Stage-specific composition (color bars, relative abundance, left axis) and total abundance of copepodids CI to adults (ind. m⁻³, right axis) above 100 m (dotted line) or below 100 m (black line) of seven abundant copepod taxa and copepod nauplii (Calanoida, Cyclopoida, Harpacticoida) in the study area in January 2017. Note different scales on the right y-axis
Boxplot of the integrated abundance (ind. m⁻²) of a non-copepod holoplankton taxa and b meroplankton at offshore stations in the Barens Sea and near Svalbard (n = 6) and in Svalbard fjords (n = 7) in January 2017. The top and bottom boundaries of the box indicate the 25th and 75th percentile, and the black line within the box shows the median. Whiskers indicate the 10th and 90th percentiles
a Cluster dendrogram (based on chi-square distances) and b Biplot of correspondence analysis based on the integrated abundance (ind. m⁻²) of all species at each of the 13 stations in and near Svalbard sampled in January (circles in b). Only the 12 taxonomic groups (red triangles) that contributed most to the variance are shown in b. The color coding refers to the clustering of stations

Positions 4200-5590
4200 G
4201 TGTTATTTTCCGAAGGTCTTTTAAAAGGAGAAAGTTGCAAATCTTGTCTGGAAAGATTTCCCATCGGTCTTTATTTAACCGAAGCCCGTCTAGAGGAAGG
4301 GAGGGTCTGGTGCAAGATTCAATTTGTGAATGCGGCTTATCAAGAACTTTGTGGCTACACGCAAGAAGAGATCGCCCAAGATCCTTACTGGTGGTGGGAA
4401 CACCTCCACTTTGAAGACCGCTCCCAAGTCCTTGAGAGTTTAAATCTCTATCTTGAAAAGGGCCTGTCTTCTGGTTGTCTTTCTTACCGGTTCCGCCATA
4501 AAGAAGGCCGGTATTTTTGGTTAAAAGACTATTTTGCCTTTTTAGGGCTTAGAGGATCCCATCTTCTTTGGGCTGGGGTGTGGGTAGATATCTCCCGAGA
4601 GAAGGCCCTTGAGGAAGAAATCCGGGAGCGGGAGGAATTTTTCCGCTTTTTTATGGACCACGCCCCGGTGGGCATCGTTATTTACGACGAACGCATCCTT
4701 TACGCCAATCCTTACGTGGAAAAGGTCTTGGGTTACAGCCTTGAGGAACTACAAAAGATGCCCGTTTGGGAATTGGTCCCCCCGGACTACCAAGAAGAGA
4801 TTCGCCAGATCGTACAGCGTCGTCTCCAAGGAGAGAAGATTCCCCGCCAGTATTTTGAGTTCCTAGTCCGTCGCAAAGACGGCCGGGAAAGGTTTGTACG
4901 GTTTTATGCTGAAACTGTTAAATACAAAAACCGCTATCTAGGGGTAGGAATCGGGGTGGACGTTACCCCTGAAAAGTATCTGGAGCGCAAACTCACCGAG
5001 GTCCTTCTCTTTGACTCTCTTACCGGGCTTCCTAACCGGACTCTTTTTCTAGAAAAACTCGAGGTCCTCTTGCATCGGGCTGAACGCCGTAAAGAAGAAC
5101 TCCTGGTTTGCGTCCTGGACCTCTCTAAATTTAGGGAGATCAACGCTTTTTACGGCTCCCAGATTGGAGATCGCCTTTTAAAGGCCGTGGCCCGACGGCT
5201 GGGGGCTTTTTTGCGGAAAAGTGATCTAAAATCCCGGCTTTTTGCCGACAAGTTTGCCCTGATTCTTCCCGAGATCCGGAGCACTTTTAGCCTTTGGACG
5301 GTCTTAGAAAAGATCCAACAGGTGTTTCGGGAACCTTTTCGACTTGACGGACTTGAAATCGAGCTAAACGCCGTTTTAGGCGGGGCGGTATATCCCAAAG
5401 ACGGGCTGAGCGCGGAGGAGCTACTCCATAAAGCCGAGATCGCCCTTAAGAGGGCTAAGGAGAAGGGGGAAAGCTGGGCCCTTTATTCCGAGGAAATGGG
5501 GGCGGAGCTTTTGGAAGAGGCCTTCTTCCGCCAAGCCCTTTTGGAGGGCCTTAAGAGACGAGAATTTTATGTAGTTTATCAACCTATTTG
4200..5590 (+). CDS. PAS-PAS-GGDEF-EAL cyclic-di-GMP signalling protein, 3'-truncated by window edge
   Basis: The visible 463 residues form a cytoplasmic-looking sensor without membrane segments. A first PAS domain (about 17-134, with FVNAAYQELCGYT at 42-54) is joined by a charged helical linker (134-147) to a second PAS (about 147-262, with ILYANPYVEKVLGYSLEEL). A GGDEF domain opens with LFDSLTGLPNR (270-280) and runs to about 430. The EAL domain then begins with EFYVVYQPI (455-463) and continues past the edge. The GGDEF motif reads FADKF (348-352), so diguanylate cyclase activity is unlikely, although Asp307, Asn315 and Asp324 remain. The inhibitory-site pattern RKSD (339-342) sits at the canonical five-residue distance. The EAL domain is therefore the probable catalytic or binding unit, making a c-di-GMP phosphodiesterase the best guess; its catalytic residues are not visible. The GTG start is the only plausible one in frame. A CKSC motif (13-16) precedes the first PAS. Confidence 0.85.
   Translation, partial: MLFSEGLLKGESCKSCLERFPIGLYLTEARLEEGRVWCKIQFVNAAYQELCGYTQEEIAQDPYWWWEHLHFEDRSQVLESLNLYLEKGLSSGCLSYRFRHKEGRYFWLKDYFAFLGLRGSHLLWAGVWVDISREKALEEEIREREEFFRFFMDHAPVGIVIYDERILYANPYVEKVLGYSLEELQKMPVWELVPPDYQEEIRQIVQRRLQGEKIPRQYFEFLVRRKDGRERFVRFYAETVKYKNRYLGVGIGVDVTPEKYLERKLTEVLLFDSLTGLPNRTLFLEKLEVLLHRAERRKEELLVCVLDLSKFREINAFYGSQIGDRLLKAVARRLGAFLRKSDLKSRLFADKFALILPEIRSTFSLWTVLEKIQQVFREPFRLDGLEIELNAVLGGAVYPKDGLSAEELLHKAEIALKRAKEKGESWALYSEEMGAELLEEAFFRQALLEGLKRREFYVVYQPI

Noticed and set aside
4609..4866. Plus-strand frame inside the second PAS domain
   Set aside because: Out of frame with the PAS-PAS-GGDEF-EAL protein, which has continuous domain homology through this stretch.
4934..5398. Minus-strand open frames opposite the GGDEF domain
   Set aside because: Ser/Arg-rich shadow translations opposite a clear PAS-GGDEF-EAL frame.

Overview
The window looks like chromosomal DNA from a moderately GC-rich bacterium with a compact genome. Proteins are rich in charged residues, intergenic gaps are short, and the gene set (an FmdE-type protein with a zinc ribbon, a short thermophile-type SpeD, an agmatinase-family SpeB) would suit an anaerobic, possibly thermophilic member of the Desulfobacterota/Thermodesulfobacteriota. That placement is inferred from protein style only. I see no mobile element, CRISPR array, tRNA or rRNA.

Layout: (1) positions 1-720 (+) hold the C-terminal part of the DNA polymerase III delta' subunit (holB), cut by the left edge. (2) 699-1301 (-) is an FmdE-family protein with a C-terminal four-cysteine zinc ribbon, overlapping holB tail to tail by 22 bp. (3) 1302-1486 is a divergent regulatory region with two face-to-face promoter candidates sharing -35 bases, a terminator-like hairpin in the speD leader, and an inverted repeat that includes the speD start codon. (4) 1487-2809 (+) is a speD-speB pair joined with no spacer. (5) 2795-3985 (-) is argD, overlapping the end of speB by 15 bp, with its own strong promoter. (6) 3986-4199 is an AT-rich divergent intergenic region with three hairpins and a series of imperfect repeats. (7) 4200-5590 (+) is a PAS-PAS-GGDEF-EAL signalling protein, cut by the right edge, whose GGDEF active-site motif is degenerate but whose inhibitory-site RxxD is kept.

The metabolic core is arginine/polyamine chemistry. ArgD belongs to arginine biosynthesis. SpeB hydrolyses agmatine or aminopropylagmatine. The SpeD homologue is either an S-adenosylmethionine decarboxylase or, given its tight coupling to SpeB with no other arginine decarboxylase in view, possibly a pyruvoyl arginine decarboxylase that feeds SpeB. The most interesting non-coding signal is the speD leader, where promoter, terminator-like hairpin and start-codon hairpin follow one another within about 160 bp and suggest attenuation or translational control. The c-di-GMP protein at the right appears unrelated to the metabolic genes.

The traditional view is that the Arctic polar night is a quiescent period for marine life, but recent reports of high levels of feeding and reproduction in both pelagic and benthic taxa have challenged this. We examined the zooplankton community present in Svalbard fjords, coastal waters, and the shelf break north of Svalbard, during the polar night. We focused on the population structure of abundant copepods (Calanus finmarchicus, Calanus glacialis, Metridia longa, Oithona similis, Pseudocalanus spp., Microcalanus spp., and Microsetella norvegica) sampled using 64-µm mesh nets. Numerically, copepod nauplii (≥ 50%) and the young developmental stages of small copepods (< 2 mm prosome length as adult) dominated the samples. Three main patterns were identified: (1) large Calanus spp. were predominantly older copepodids CIV–CV, while (2) the small harpacticoid M. norvegica were adults. (3) For other species, all copepodid stages were present. Older copepodids and adults dominated populations of O. similis, Pseudocalanus spp. and M. longa. In Microcalanus spp., high proportion of young copepodids CI–CIII indicated active winter recruitment. We discuss the notion of winter as a developing and reproductive period for small copepods in light of observed age structures, presence of nauplii, and previous knowledge about the species. Lower predation risks during winter may, in part, explain why this season could be beneficial as a period for development. Winter may be a key season for development of small, omnivorous copepods in the Arctic, whereas large copepods such as Calanus spp. seems to be reliant on spring and summer for reproduction and development.